International Writers Magazine - Our Tenth Year: Iran
How The Streets Of Iran Are Burning The Fumes of the '79 Revolution
The large print giveth and the small print taketh away. - Tom Waits
you have children at an age where they have a basic grasp of their
place in the grand scheme of human endeavor, you must place them
in front of a television or find a spot on the Internet and share
with them the incredible events unfolding in Iran.
For it is important
that youth be served with uprising. It is even more important they understand
what it means to fight to control their environment and to be comfortable
in the total and furious rejection of all that has come before; especially
when what has come before is a tired and pathetic series of atavistic
oppressive nonsense perpetuated by mindless zealot thugs hiding behind
laughably formed religious dogma.
see, the quiet riots engulfing the whole of Tehran currently have
less to do with a sham of an election than it does with a "movement".
Granted, movements tend to explode from the bowels of cheap political
frauds, but they also tend to have a life of their own, a violent
birthing complete with a bloody, cacophonous splendor of fury. Movements
also don't necessarily need leaders or figureheads or even a singular
purpose. But they always seem to regress into a fistful of backlash
from the Status Quo, which more times than not see movements as
a threat to what is left of their stale hag of desiccating stupidity
that has subsisted way beyond any reason to keep functioning save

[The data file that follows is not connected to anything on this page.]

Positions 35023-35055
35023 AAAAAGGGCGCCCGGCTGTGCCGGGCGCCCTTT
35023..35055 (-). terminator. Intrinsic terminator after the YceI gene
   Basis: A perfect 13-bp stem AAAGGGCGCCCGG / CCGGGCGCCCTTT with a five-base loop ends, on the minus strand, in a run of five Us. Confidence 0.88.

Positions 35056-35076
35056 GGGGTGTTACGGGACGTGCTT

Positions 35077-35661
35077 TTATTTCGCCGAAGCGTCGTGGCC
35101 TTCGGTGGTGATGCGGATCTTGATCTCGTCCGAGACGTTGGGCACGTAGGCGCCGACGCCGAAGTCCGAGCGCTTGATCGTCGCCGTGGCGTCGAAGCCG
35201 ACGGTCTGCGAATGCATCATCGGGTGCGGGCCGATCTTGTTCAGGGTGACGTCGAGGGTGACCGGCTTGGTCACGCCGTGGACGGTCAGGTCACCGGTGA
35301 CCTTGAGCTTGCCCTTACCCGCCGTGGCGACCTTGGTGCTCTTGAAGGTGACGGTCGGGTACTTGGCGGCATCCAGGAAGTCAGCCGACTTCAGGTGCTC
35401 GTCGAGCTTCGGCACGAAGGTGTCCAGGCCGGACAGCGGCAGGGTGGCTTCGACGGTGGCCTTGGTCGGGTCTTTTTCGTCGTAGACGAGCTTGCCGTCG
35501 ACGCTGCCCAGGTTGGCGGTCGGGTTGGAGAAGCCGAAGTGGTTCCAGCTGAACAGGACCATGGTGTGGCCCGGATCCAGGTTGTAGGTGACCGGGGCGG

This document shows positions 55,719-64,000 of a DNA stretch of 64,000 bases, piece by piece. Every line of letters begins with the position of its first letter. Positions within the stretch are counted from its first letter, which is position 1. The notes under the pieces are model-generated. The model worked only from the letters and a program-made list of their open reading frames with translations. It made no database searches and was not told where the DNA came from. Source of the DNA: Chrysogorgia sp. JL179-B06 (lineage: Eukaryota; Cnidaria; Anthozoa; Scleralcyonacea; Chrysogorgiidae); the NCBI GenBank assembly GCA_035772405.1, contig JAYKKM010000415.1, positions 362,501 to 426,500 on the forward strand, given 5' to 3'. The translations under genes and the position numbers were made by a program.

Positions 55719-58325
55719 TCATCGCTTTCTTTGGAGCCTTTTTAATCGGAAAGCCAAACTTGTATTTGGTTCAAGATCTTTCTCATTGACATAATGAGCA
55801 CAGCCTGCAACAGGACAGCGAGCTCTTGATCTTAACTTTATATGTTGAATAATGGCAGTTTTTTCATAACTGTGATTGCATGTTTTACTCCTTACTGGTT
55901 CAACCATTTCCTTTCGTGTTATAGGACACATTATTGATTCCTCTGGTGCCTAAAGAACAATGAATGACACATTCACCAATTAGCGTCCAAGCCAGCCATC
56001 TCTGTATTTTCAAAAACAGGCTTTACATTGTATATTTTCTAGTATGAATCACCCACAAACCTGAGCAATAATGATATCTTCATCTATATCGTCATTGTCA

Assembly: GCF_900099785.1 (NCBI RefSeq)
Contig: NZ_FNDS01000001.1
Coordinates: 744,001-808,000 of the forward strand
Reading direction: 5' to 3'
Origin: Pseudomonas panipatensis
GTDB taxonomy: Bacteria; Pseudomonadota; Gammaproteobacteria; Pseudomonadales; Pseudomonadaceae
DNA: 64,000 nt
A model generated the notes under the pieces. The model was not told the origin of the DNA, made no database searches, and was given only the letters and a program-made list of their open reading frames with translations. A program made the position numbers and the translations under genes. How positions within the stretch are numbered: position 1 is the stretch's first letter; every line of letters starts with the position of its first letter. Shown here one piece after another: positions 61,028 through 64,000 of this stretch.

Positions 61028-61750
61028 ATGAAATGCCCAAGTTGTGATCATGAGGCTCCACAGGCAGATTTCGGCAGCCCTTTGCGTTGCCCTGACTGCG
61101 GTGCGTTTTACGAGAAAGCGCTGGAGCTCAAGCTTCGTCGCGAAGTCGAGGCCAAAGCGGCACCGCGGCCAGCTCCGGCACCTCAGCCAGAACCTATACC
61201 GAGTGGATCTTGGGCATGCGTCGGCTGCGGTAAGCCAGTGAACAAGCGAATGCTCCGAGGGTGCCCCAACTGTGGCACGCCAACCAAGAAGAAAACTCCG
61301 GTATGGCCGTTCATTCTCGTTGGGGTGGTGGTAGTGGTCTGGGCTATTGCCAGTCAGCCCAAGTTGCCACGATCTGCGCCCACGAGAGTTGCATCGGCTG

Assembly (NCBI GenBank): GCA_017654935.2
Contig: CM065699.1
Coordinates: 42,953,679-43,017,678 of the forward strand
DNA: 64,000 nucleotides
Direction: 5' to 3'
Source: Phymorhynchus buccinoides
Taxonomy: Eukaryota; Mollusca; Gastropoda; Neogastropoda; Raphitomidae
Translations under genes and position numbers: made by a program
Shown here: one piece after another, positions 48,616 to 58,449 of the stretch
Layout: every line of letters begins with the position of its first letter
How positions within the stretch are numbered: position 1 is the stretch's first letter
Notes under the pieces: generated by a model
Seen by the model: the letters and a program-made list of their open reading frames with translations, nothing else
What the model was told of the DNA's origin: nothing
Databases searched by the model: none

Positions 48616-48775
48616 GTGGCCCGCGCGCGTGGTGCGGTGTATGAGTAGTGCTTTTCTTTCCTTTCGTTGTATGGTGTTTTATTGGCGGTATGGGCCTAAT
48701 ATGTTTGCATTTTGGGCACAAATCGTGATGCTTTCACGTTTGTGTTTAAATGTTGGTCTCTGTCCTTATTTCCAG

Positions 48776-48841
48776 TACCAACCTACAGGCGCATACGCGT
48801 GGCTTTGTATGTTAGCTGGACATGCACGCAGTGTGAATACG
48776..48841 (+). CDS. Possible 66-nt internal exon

for the greed and self-preservation of its nurtured few.
one of history's most articulate dreamers, saw uprisings as a kind of
spiritual right of passage for the human spirit, a Jesus/Mohammad king-hell
joust with tyranny, whether religious, cultural or political. He also
believed in the "world revolution" where the desire to steer
one's destiny trumps any feign designs on the collective freedom, because
one man's freedom is another man's shackles and Jefferson, like all
pie-in-the-sky types, knew instinctively that only those who've worn
the shackles understand implicitly that things gotta change.
So maybe while you watch a world turn upon itself you can explain to
your kids that not everything is shit, but a goodly portion of things
are, and strange aberrations of civilization like Theocracies only work
for some but not all. And when the majority of the "all" happens
to be around the age of 27 and cannot recall with xenophobic blinders
the Revolution of 1979, they fully realize the absurdity of their existence;
that all about them is religious miasma existing only to expunge any
remnants of the evil western-propped governments for a return to the
Dark Ages and the headdresses of warring tribes and the muzzling of
science and progress and art and social expression.
This is how a society becomes straddled with a bleating little troll
like Mahmoud Ahmadinejad, a twisted gnome of a man whose sole purpose
is the wiping away of the terrible nightmare in the mirror -- the sad
beady-eyed gargoyle mommy ignored and the neighborhood bullies stomped
for kicks -- and replace him with something "special". Ah,